Multiply Your Talents, Elder Rasband Tells Young Adults
Elder Ronald A. Rasband of the Presidency of the Seventy encouraged young adults to magnify their talents and abilities in a Brigham Young University–Idaho devotional on January 25, 2011.
He began by retelling Jesus’ parable of the talents, in which three men are given varying sums of money (talents) by their master, who left for a long time and upon returning asked each man what he had done with his money.
The first two servants had doubled his investment, and the master said, “Well done, thou good and faithful servant: thou hast been faithful over a few things, I will make thee ruler over many things: enter thou into the joy of thy Lord” (Matt. 25:21).
But the third servant had been afraid and hid the talent. The master replied, “Thou wicked and slothful servant. . . . Take therefore the talent from him, and give it unto him which hath ten talents” (Matt. 25:26–28).
The Lord, the Master of the parable, makes it clear that we are not to bury our talents, but to improve upon and add to them. He has promised that if we multiply our talents we will receive eternal joy.
“We need to engage in the activities, service, and lifestyle that will help to strengthen and protect our talents to be used righteously,” Elder Rasband said.
We cannot let fear that we can’t do something, that someone will do it better, or that others will criticize us stop us from developing those talents, he continued.
He said that President James E. Faust (1920–2007) warned that some are too content with what they may already be doing, content to “eat, drink, and be merry” and passively allow others to build up the kingdom of God, when opportunities for growth are all around us.
The Lord will give more to those who are willing to receive it, Elder Rasband explained, but those who say they have enough will have their talents taken away.
Elder Rasband shared three principles that have helped him develop his talents and abilities:
1. Seek earnestly to discover the talents the Lord has given you.
Each person comes to earth with his or her own unique tapestry, endowed with the talents he or she held in the pre-earth life. Study and ponder your patriarchal blessing, consult family and friends, and study your family history to find your talents, he said.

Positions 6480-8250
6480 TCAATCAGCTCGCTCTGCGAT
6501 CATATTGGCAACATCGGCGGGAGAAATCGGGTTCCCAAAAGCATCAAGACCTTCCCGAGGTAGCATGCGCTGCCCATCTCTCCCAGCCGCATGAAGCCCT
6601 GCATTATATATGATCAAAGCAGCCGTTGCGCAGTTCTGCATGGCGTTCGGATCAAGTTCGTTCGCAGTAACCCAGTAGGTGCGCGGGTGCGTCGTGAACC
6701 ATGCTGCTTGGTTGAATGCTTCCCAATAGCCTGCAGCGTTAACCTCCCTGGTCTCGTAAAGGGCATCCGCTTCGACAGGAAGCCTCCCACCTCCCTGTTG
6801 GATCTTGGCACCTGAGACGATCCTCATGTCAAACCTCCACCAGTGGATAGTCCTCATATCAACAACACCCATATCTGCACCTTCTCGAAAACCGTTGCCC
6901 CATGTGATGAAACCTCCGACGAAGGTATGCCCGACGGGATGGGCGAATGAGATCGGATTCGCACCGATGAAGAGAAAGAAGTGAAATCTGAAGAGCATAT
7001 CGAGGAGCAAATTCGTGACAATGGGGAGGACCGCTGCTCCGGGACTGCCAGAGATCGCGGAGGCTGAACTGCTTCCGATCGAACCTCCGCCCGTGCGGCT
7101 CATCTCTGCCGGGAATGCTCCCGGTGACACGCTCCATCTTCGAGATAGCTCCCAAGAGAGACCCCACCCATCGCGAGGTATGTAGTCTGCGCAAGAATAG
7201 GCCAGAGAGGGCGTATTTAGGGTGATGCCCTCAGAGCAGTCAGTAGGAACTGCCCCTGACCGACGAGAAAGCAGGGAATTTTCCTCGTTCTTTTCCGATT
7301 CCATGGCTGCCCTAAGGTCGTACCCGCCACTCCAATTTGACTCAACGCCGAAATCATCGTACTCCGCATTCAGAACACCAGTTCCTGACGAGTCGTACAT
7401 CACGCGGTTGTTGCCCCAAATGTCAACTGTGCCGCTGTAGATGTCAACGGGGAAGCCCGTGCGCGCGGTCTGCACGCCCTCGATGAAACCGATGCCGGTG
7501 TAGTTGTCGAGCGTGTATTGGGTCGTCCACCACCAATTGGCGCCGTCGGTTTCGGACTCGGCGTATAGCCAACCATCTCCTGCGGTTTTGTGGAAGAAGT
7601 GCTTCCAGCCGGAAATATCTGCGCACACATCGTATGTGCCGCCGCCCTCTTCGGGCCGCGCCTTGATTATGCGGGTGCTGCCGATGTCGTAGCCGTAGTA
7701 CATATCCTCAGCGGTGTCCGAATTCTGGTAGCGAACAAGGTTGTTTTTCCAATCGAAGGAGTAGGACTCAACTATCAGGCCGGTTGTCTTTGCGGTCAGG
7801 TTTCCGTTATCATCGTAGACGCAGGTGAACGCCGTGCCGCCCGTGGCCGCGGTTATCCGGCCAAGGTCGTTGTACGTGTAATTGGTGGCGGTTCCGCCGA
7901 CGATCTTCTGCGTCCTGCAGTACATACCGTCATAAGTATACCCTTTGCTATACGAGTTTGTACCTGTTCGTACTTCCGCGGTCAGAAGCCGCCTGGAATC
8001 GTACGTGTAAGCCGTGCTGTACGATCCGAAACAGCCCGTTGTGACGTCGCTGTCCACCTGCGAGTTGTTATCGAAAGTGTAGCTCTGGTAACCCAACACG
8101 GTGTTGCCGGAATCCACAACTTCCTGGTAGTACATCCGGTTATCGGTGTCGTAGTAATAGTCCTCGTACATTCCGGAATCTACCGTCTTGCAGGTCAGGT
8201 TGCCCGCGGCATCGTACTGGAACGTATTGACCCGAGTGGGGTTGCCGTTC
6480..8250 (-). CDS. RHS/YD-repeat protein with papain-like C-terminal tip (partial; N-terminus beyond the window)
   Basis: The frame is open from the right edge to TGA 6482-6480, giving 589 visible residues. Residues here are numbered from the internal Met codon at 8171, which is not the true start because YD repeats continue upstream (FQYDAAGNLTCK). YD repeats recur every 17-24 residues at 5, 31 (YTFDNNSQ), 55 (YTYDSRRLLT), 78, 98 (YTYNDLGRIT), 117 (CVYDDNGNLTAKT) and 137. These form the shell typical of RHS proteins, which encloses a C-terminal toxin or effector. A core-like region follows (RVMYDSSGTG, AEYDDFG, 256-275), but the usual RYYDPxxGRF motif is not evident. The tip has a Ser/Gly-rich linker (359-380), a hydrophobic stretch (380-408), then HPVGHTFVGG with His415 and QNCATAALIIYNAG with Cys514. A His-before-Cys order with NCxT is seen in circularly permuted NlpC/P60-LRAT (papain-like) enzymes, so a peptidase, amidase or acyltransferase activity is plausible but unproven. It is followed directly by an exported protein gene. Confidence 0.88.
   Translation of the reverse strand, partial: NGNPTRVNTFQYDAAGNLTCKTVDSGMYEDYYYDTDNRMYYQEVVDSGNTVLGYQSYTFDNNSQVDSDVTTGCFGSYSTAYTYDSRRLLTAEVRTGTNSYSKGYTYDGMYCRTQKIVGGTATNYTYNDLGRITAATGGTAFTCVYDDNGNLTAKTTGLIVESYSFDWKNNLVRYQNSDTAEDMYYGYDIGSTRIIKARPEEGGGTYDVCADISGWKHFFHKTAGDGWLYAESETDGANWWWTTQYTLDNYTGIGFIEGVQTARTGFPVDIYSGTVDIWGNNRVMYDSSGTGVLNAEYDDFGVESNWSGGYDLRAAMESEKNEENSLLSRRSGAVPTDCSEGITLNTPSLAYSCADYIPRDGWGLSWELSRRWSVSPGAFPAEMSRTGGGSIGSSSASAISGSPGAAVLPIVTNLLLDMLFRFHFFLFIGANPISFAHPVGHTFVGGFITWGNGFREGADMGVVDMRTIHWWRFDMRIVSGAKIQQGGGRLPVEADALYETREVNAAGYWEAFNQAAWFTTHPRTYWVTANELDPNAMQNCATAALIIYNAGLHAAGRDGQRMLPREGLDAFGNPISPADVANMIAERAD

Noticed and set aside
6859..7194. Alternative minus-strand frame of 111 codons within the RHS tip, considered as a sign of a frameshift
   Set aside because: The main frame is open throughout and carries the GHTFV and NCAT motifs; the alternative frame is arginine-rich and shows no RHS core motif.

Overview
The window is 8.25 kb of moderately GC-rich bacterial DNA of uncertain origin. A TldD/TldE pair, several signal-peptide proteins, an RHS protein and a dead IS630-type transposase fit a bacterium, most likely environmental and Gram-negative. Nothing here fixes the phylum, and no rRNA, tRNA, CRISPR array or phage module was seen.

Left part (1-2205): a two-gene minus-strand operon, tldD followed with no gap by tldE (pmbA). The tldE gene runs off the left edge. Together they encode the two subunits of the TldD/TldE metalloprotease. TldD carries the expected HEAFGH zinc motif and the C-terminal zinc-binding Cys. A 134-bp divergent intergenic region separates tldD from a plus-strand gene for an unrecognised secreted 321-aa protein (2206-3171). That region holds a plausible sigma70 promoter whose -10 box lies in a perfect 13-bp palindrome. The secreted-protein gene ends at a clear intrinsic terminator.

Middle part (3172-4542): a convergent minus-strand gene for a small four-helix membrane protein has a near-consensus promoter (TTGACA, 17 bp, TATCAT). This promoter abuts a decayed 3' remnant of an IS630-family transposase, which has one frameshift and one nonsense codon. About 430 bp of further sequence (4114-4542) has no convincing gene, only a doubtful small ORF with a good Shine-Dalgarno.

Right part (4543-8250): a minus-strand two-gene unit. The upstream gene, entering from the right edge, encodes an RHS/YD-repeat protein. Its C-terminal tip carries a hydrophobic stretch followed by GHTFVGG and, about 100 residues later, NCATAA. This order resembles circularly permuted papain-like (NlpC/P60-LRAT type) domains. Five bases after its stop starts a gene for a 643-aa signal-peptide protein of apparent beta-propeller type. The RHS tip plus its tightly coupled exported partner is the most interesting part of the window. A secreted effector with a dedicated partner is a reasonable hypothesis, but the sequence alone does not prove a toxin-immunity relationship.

2. Use your talents to build up the kingdom of God.
That includes the Church, our own families, and others, Elder Rasband said. “The successes in life of those we assist, sponsor, mentor, and lift as they pursue their own talents can bring us great joy and satisfaction. Focusing on serving the Savior can guide us toward making proper decisions in our daily lives.”
President Spencer W. Kimball (1895–1985) said, “Let us remember, too, that greatness is not always a matter of the scale of one’s life, but of the quality of one’s life. True greatness is not always tied to the scope of our tasks, but to the quality of how we carry out our tasks whatever they are.”
3. Acknowledge God’s hand in your success.
Whether our talents were given to us before our birth or acquired in this life, they are gifts from a loving Heavenly Father, Elder Rasband said, “and in nothing doth man offend God, or against none is His wrath kindled, save those who confess not His hand in all things” (D&C 59:21). [link] It pleases our Heavenly Father when we show our appreciation by simply and sincerely praying to Him, thanking Him for our blessings, he added.
“It is my humble prayer, my brothers and sisters, that we will seriously ponder and pray to find our talents,” Elder Rasband said in closing, “that we may use them in building up the Kingdom of God here on the earth, and that we may be found worthy to stand before the Lord at the last day and in His presence hear Him say: ‘Well done, thou good and faithful servant: thou hast been faithful over a few things, I will make thee ruler over many things: enter thou into the joy of thy Lord.’”